erary and philosophical religious
humanism. He will follow these
definitions with his own interpre-
tation of the question. He is ex-
nected to comment on the funda-

position, the title of which has not1
been announced. Certain well-;
known phases of Ypsilanti activity.!
will furnish the subject for the skit,
Klein said yesterday.
All the scratchiness of the pro-
fessional product will be reproduc-
ed in a vitaphone skit which is to
be produced by Paul Showers, '31,,
one of the Gargoyle editors, it is;
promised. In addition to the talk-i
ie movies which are thus presented,,
two reels of silent motion pictures,
taken especially for presentation at{
the grid banquet will be run off,,
it is announced.
Tobin Writes Skit.
Richard L. Tobin, '32, is author of{
a skit which deals with many man-
ly sports, including boxing and ping
pong. A melodramatic atmosphere1
will be added by the introduction1
of an incidental pistol duel.
After the skits, a speech by Roger
M. Andrews, editor of the Detroit
Times, will open the market for the
Sigma Delta Chi exchange. It is
promised by the committee in
charge that the usual stock ex-
change clamor will be supplanted
by the sharp clash of wits of the
University's best humorists.
All Speakers Not Chosen.
Other speeches have not beens
definitely announced as yet, but
they will be short and few, Warner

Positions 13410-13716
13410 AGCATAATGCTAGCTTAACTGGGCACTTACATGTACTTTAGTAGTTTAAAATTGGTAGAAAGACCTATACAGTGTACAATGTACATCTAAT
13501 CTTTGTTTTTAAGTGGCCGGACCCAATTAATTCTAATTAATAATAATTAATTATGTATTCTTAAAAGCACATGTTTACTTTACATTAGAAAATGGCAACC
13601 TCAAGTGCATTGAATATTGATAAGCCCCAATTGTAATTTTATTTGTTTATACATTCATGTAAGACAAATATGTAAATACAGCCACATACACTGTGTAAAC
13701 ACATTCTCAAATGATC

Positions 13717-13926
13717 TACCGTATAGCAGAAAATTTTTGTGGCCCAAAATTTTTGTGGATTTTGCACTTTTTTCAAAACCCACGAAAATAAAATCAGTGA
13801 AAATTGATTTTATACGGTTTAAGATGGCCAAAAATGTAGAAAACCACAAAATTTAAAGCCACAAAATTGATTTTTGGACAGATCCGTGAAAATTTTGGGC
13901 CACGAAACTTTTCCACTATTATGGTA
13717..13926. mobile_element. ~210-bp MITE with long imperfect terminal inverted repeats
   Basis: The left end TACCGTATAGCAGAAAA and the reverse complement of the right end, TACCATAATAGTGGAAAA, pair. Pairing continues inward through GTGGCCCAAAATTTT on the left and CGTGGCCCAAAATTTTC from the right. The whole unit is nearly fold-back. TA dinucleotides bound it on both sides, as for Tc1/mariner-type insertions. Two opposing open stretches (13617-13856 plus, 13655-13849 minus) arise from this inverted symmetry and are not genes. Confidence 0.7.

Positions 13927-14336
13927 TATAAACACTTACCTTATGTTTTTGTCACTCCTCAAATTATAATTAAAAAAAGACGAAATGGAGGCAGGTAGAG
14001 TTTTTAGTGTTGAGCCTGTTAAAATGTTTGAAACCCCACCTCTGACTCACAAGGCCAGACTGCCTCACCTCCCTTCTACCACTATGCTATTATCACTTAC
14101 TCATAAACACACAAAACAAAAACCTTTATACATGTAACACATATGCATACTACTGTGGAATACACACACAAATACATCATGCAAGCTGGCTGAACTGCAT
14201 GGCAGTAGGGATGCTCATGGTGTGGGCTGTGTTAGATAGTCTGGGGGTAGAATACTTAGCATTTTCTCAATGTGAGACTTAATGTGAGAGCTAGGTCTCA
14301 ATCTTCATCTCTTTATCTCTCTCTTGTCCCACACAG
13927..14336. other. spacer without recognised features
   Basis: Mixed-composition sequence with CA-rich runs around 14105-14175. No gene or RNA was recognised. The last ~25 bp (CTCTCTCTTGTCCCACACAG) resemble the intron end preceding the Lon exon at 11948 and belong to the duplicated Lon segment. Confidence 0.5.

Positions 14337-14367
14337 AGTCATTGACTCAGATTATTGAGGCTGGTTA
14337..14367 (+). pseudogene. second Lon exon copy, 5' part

said. An attempt is to be made to
avoid the monotony which some-
times results from a lengthy list of
Applications for tickets are be-
ing received rapidly at the tempor-
ary business office of Sigma Delta
Chi, 1524 Gededs avenue, Lawrence
R. Klein, chairman of the ticket
committee announced yesterday.
All tickets are to be placed in the
mails Saturday. After that time,
a desk will be maintained in the
Union lobby.
Beginning today and continuing
through Thursday, the Michigan-
ensian will hold its final subscrip-
tion sale on the campus in order
to guarantee that all who wish to
purchase the year book may do so,
it was announced yesterday by
Sam H. Atkins, '30, business man-
ager. Few extra copies will be
ordered and will be sold only after
all subscribers have been supplied.
The extra books will be sold for the
same price that subscriptions are
being sold for now, $5.50.
All the copy for the 1930 'Ensian
i in the hands of the printers. At-

student who has just flunked a
A center spread of "Odd Shots"
snapped by the staff photographer
renames a few of the better known
campus edifices in what the editors
of Gargoyle believe an appropriate
manner, and you will probably getI
an entirely new angle on Angell
hall after deciphering the futur-
istic pictures of this building. f
The "Campus Talk" columns this.
month, include some particularly
terse and spicy comments on the